LEED, follow or get out of the way … of taxes that is

I was reading the other day about how all those buildings with LEED ratings are costing taxpayers, and recalled all those casino executives bragging about how their then-new casinos and hotel were “green” friendly because they earned an LEED rating.

What I don’t recall, nor do I recall any news reporter ever asking, is just how much the ratings saved the builders in tax exemptions.

You know LEED, Leadership in Energy and Environmental Design, those designations handed out like so much Halloween candy by the U.S. Green Building Council for being efficient and environmentally friendly.

Plaque in lobby of Palazzo.

It turns out, according to an article in USA Today this past summer that I somehow overlooked, a LEED tag can be worth millions, not in savings on power bills, but on tax exemptions.

The Palazzo hotel and casino, built by the Las Vegas Sands and its owner Sheldon Adelson, 12th richest person in the world, managed to grasp a $27 million tax break over 10 years because it did such things as putting a bike rack in the garage and putting cards in hotel rooms suggesting towels could be used more than once.

The green building gurus reportedly looked past their own policy and overlooked the fact smoking is allowed in the 2.5-acre casino.

The Palazzo also got credit for having preferred parking for fuel-efficient cars. When USA Today checked those spots were occupied by Ford Expeditions, Chevy Tahoes, Range Rovers, Mercedes E320s, Chrysler 300s, Audi A6s, vans, sports cars and a Hummer.

Writing in the Washington Times recently, David Williams, president of the Taxpayers Protection Alliance, reported that a study of 11 U.S. Navy-owned buildings revealed four certified green structures were outperformed by noncertified structures; three more were at parity; and four others narrowly outperformed conventional buildings.

“The U.S. General Services Administration, which serves as the landlord for the federal government by managing its various properties, estimates that each federal project in which LEED certification is pursued costs the taxpayers an additional $150,000,” Williams wrote.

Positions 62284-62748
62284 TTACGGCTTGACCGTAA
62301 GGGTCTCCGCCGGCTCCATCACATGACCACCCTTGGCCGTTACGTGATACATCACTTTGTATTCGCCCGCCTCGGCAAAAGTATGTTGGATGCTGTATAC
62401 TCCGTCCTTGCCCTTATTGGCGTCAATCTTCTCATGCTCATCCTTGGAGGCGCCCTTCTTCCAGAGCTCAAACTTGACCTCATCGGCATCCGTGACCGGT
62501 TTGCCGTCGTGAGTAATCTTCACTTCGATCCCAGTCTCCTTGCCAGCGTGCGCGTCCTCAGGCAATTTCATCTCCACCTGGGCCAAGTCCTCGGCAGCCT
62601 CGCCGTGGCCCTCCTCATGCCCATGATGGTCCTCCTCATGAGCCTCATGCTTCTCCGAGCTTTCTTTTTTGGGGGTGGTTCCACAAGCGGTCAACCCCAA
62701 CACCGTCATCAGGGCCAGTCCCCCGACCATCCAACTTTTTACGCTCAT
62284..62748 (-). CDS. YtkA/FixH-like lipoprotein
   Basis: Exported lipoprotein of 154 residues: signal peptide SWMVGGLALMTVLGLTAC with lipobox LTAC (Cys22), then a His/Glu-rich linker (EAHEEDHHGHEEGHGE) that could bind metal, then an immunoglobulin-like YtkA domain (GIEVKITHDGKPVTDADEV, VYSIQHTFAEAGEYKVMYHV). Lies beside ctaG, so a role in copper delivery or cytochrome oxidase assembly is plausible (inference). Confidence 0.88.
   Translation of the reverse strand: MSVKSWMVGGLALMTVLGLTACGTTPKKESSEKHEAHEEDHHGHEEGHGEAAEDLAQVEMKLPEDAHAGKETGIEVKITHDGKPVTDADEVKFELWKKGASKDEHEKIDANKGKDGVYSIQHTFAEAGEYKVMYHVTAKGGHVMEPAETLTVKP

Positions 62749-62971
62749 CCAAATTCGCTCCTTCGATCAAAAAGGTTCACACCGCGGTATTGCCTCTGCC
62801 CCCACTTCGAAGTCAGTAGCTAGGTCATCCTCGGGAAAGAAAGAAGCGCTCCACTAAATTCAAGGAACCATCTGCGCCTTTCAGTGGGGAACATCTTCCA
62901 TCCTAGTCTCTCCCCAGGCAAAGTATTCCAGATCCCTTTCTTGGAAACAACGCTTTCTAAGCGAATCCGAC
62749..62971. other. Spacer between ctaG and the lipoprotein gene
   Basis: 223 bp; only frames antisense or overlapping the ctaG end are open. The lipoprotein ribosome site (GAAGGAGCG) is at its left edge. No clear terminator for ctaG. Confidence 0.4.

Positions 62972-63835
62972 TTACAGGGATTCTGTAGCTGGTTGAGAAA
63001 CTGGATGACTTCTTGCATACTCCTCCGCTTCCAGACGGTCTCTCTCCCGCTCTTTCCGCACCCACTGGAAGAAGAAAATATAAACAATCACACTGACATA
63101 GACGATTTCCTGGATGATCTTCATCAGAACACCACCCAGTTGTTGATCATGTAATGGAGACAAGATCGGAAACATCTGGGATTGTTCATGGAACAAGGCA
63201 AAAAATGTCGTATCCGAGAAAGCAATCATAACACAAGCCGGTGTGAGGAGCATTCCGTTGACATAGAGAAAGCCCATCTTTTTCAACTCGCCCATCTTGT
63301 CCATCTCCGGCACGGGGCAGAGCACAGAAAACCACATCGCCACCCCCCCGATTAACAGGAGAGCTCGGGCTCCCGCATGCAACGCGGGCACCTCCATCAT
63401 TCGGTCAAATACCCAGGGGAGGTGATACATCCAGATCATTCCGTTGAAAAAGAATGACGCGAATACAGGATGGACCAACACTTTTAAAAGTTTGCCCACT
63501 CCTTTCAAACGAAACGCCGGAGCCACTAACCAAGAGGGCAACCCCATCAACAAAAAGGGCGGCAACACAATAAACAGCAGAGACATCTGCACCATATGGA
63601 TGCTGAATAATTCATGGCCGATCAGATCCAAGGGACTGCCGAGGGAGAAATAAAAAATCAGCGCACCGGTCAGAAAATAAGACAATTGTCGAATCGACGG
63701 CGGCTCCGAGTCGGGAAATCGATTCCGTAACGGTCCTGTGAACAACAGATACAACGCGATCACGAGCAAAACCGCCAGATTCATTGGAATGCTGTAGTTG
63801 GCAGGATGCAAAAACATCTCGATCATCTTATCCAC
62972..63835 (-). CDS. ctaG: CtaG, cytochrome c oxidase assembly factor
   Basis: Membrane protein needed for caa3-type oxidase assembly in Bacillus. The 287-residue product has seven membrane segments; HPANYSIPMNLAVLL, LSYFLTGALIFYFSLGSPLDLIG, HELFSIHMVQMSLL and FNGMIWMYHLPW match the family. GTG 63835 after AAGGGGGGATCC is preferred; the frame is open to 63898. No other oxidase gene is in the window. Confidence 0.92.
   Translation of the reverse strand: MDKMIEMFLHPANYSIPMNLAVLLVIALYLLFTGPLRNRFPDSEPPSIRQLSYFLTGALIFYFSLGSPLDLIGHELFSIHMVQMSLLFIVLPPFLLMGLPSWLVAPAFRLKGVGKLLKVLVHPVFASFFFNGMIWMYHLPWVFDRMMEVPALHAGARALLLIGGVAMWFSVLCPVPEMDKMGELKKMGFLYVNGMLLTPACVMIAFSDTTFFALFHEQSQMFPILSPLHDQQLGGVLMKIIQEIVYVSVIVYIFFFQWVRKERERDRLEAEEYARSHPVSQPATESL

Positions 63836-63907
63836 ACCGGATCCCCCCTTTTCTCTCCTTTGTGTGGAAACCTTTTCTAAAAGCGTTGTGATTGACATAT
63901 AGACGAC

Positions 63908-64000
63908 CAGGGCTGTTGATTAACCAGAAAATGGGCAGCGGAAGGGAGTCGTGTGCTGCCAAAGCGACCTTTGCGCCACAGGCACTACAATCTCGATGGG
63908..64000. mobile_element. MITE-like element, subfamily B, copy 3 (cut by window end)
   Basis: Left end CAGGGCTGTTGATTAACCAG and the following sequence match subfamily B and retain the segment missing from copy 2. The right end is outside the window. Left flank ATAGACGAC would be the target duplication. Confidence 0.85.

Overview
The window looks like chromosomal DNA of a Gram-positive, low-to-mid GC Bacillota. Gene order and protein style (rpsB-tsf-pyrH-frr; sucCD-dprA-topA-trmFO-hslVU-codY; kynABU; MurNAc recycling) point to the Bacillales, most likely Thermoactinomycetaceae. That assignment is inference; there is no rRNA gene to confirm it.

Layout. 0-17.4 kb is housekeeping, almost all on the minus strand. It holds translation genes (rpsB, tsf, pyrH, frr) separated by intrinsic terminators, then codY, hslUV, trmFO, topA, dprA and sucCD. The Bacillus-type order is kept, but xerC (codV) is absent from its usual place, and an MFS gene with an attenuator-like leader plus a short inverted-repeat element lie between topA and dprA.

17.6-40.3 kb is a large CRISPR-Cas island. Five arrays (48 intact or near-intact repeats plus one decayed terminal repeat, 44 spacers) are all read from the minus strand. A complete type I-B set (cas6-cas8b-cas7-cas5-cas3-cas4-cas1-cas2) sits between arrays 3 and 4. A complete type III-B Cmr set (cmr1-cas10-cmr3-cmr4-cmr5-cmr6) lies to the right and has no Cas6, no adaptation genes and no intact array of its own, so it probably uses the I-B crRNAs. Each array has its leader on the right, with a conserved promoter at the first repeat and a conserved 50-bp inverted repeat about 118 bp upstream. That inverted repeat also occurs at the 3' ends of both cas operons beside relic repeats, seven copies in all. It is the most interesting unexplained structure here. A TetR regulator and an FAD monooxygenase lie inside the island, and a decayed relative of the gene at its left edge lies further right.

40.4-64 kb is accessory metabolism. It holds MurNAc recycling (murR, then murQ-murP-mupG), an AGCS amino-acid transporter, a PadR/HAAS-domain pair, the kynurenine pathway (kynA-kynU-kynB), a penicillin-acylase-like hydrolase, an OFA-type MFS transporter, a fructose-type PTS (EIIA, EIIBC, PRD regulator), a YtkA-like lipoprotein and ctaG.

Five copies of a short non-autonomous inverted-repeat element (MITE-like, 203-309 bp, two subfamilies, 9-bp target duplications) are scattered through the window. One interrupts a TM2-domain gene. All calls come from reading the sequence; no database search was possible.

6 comments on “LEED, follow or get out of the way … of taxes that is

  1. Boyd says:

    I attended the NPRI doings a couple months back at the Venetion/Palazzo. Never been to a strip casino before but in hindsight one thing is clear. Since the entire concept of Palazzo type structures is dedicated to being as assiduously resource consuming as possible the idea that they can be made green is not only unlikely but completely at odds with their entire business model. Who but a government bureaucrat would be so credulous as to give tax breaks for such an obvious ruse? I mean we are talking Vegas. No reason to be cautious about intentions here. Or anything.

  2. Steve says:

    I have been in several hotels recently. (New job at a company will cause that)
    Southern CA and New Jersey mainly.

    All of them have those towel cards and I hung the towels up to dry instead of tossing them on the floor. (Those cards instruct you to leave towels on the floor if you want them replaced).

    In every case, housekeeping replaced all my used towels and wash cloths every day.

    LEED tax fraud is not only for Las Vegas resorts.

    From personal experience:
    It is most certainly a national occurrence.

  3. Anything for a tax break.

  4. iShrug says:

    Personally, I pursue every legal means to pay the minimum amount of taxes I can. If it makes economic sense to do so. The problem is the tax system. If there were a “fair tax” or flat tax system in place, LEED buildings and rooftop solar panels (plus numerous other special tax credits) wouldn’t be an issue. All special exemptions for some people mean that others pay more to make up the balance.

    As for preferred hybrid vehicle parking, I think the spots should be reserved for people with kids in the car: less chance of me running them over when the little tykes suddenly appear from behind a car in the lot.

  5. Boyd says:

    That wasn’t meant as a criticism of Vegas or its business people. If anything it was a compliment to their business acumen. It’s their responsibility to make a profit not keep nitwit government officials informed.

  6. The tax system shouldn’t be twisted to give favors for any reason.

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